Hey John Galt,we all read Ayn Rand in middle school, give it a rest.

Posted by: crw3 | November 12, 2009 7:54 AM | Report abuse

If American made cars could be sold for the price as German made cars, then wages might be the more equal between German and American workers.

Posted by: e121 | November 12, 2009 8:26 AM | Report abuse

Why would I read (or should I say re-read) the opinion ofAyn and?

In my view she let her families misfortunes at the hands of tyrants shape her world view to the extent that she was incapable of understanding that government can be used for the common good and that an ego-centric existence is inevitably hollow and without meaning?

Posted by: wtjoyce1956 | November 12, 2009 9:00 AM | Report abuse

What other evidence than a surplus of labor do you need to prove that wages are too high? I would never say people are paid more than they are worth because, in the absense of more explanation, it looks like you are denigrating those who are employed. I say the answer is to lower wages in those areas where there is high unemployment and rehire or keep the workers employed. I believe Ayn would say the same.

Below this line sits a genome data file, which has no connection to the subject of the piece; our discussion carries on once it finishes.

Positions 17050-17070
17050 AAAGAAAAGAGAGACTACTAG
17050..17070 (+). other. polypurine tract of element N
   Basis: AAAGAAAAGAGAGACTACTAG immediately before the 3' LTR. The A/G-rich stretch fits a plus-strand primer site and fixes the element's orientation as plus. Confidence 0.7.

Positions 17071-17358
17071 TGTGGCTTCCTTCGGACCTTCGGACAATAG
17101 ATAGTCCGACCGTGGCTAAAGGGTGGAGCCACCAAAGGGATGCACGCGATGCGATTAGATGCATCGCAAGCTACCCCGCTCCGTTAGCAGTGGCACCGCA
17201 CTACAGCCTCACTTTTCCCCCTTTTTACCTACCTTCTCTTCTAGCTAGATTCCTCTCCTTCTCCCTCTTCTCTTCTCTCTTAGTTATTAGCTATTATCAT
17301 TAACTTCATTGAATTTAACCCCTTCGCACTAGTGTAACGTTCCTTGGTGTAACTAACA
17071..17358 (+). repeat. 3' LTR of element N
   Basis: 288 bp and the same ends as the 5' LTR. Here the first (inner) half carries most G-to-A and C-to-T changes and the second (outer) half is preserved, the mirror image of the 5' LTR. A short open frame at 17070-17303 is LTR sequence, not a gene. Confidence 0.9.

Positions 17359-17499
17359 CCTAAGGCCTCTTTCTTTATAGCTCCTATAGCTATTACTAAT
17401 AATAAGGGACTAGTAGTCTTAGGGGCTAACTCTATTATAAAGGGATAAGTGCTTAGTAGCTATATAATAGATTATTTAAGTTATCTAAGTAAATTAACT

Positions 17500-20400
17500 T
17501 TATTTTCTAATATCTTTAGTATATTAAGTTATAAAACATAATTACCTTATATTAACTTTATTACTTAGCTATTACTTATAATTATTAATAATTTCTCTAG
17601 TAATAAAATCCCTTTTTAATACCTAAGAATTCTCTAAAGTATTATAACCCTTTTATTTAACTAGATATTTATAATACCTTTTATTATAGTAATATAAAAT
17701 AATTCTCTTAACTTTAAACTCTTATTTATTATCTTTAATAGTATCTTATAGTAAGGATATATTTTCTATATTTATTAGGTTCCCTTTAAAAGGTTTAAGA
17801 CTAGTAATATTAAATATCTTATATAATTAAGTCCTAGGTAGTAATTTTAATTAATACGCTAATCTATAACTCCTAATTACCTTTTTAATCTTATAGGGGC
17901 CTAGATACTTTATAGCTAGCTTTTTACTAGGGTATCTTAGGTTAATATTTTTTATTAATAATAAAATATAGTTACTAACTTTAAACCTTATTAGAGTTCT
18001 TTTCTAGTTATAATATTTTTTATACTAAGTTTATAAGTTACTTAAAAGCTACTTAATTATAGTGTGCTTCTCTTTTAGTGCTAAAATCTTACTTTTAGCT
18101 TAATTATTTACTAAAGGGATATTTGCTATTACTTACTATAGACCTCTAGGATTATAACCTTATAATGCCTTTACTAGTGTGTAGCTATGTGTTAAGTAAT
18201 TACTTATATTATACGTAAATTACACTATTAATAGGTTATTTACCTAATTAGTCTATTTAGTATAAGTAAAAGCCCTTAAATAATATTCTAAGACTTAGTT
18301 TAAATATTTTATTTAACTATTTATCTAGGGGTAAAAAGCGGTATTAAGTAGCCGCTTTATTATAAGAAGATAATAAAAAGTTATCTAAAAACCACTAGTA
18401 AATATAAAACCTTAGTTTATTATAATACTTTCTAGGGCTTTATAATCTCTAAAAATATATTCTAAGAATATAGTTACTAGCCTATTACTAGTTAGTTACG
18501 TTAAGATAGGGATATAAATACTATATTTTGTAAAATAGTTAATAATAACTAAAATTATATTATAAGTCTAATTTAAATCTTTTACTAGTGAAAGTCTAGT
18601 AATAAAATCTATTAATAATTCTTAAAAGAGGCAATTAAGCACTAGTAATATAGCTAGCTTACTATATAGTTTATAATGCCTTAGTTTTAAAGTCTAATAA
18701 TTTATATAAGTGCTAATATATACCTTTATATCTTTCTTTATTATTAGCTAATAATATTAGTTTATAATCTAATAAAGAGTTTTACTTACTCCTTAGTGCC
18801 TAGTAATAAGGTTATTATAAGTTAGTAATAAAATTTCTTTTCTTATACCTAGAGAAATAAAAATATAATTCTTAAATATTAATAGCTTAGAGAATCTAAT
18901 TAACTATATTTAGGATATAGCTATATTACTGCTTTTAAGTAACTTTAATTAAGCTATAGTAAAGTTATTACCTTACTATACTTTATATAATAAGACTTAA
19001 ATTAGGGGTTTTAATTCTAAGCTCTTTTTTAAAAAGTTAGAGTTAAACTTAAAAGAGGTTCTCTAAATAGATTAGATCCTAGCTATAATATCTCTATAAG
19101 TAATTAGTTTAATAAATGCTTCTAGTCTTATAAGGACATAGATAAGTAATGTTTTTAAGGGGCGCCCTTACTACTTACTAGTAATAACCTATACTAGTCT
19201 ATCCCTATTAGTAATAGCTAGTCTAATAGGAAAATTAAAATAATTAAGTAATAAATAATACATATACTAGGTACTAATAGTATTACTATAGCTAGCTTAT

Posted by: jackdoitcrawford | November 12, 2009 9:41 AM | Report abuse

I agree some wages in the US are too high. Particularly those in the financial sector. If it weren't for serious market distortions (TARP and other narrowly focused bailouts) those wages would have adjusted to appropriate market levels (zero in many cases.)
Other distortions the authors might want to consider:
1) China's fixed foreign exchange rate that lowers the price of its exports thus lowering demand for American workers.
2) US govt borrowing that (normally) puts upward pressure on US dollar and devalues the exports of American workers.
3)Foreign govts' subsidies of manufacturing sectors in their countries.
4) Health care and legal costs that are much lower for offshore companies. (Why?)
After accounting for all this, are American workers wages too low? Or is our economic system skewed against our own workers?
I am not a pro-union shill, but I do think the pendulum has swung too far.

Posted by: cndb | November 12, 2009 10:39 AM | Report abuse

The irreplaceable Molly Ivins pointed out that unless people are given decent wages there won't be anyone to buy the crap that our captains of industry are producing.

Posted by: newsraptor | November 12, 2009 10:55 AM | Report abuse

Let 'em volunteer to take a pay cut. Sounds good. And, given Rabbi Meyerson's endless rants on how Americans are under taxed, let Harold and his followers volunteer more cash to the treasury.
That way Meyerson wouldn't be a first-class hypocrite.
Fat chance.

Posted by: ej_smug | November 12, 2009 12:52 PM | Report abuse